Martijn Lammerts
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Supply Chain Attack Operation Red Signature Targets South Korean Organizations

by Jaromir Horejsi, Joseph C. Chen, Kawabata Kohei, and Kenney Lu

Together with our colleagues at IssueMakersLab, we uncovered Operation Red Signature, an information theft-driven supply chain attack targeting organizations in South Korea. We discovered the attacks around the end of July, while the media reported the attack in South Korea on August 6.

The threat actors compromised the update server of a remote support solutions provider to deliver a remote access tool called 9002 RAT to their targets of interest through the update process. They carried this out by first stealing the company’s certificate then using it to sign the malware. They also configured the update server to only deliver malicious files if the client is located in the range of IP addresses of their target organizations.

9002 RAT also installed additional malicious tools: an exploit tool for Internet Information Services (IIS) 6 WebDav (exploiting CVE-2017-7269) and an SQL database password dumper. These tools hint at how the attackers are also after data stored in their target’s web server and database.


Figure 1. Operation Red Signature’s attack chain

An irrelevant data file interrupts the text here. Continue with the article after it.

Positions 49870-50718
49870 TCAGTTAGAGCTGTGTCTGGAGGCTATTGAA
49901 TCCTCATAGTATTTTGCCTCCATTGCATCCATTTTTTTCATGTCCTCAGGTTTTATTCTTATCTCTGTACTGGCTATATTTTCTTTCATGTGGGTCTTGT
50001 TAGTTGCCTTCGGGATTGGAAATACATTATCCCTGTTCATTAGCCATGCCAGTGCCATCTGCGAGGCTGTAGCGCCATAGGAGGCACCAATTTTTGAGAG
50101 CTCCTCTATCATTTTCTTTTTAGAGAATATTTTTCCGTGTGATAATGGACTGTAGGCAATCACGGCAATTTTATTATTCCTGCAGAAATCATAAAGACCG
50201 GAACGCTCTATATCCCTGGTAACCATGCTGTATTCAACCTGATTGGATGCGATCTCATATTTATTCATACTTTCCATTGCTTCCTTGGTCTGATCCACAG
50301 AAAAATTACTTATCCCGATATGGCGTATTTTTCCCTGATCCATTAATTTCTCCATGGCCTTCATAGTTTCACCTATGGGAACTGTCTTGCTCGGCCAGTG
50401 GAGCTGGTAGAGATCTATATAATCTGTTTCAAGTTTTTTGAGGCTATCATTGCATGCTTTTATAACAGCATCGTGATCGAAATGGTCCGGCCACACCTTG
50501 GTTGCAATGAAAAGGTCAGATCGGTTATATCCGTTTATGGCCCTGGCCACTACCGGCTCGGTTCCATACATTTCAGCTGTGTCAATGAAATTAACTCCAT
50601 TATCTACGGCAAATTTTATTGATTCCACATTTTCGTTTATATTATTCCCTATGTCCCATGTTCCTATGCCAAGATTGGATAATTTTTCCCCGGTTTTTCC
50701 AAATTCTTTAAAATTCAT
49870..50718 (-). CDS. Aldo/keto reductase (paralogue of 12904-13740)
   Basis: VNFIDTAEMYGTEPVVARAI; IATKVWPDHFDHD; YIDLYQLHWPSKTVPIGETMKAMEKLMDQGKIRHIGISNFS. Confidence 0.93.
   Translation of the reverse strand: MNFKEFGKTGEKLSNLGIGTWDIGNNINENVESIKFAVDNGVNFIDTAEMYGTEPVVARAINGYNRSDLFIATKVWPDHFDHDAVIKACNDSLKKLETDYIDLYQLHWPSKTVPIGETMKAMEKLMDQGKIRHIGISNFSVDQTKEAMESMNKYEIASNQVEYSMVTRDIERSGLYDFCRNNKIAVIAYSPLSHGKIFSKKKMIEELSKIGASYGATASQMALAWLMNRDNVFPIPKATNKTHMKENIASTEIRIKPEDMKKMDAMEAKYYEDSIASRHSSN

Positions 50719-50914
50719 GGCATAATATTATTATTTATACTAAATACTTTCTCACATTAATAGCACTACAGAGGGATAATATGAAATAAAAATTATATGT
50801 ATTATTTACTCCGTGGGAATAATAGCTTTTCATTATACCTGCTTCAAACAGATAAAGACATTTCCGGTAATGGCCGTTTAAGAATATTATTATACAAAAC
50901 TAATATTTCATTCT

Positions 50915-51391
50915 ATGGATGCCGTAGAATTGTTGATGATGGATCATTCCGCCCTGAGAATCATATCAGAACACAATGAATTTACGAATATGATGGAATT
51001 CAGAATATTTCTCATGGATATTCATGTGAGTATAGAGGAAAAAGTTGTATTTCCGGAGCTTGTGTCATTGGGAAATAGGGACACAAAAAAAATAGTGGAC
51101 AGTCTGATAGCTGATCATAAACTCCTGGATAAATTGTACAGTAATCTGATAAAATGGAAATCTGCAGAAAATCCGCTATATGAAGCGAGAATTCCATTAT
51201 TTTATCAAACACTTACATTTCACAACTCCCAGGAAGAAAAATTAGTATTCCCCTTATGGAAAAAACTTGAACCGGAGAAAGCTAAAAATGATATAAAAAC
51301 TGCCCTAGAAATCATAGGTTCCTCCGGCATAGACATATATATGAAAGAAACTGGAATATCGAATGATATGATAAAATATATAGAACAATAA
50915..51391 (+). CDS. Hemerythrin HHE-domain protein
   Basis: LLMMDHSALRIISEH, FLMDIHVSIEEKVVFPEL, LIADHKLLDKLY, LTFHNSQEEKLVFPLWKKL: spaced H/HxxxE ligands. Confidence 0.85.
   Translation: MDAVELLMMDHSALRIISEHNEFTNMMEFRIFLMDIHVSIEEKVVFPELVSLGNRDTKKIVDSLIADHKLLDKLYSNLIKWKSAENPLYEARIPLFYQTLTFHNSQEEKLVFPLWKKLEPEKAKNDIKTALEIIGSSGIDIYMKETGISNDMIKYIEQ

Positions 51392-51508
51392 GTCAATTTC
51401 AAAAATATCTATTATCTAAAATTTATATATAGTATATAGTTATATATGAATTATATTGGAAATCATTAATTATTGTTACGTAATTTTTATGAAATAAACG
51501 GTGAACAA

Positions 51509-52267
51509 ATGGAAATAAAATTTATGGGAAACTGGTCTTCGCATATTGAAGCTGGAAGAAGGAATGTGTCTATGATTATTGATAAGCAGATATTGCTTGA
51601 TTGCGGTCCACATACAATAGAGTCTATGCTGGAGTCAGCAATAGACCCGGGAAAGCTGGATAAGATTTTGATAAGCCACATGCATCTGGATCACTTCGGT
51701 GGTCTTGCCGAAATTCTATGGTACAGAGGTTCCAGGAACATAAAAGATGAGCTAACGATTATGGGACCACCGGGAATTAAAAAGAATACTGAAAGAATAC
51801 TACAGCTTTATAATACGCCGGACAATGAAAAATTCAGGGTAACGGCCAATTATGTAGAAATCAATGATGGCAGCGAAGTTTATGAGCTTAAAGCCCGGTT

Here’s how Operation Red Signature works:

  1. The code-signing certificate from the remote support solutions provider is stolen. It’s possible that the certificate was stolen as early as April 2018, as we found a ShiftDoor malware (4ae4aed210f2b4f75bdb855f6a5c11e625d56de2) on April 8 that was signed with the stolen certificate.
  2. Malicious update files are prepared, signed with the stolen certificate, and uploaded to the attacker’s server (207[.]148[.]94[.]157).
  3. The update server of the company is hacked.
  4. The update server is configured to receive an update.zip file from the attackers’ server if a client is connecting from a specific range of IP addresses belonging to their targeted organizations.
  5. The malicious update.zip file is sent to the client when the remote support program is executed.
  6. The remote support program recognizes the update files as normal and executes the 9002 RAT malware inside it.
  7. 9002 RAT downloads and executes additional malicious files from the attackers’ server.